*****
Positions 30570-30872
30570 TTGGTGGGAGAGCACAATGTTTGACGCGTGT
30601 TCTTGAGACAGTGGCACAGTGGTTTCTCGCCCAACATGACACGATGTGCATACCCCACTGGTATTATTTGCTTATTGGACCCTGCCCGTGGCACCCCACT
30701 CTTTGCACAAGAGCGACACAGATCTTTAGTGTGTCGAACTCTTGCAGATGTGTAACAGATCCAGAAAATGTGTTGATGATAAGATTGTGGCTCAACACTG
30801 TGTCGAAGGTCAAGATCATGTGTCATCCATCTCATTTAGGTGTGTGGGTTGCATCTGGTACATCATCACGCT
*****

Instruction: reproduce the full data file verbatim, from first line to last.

Positions 30570-30872
30570 TTGGTGGGAGAGCACAATGTTTGACGCGTGT
30601 TCTTGAGACAGTGGCACAGTGGTTTCTCGCCCAACATGACACGATGTGCATACCCCACTGGTATTATTTGCTTATTGGACCCTGCCCGTGGCACCCCACT
30701 CTTTGCACAAGAGCGACACAGATCTTTAGTGTGTCGAACTCTTGCAGATGTGTAACAGATCCAGAAAATGTGTTGATGATAAGATTGTGGCTCAACACTG
30801 TGTCGAAGGTCAAGATCATGTGTCATCCATCTCATTTAGGTGTGTGGGTTGCATCTGGTACATCATCACGCT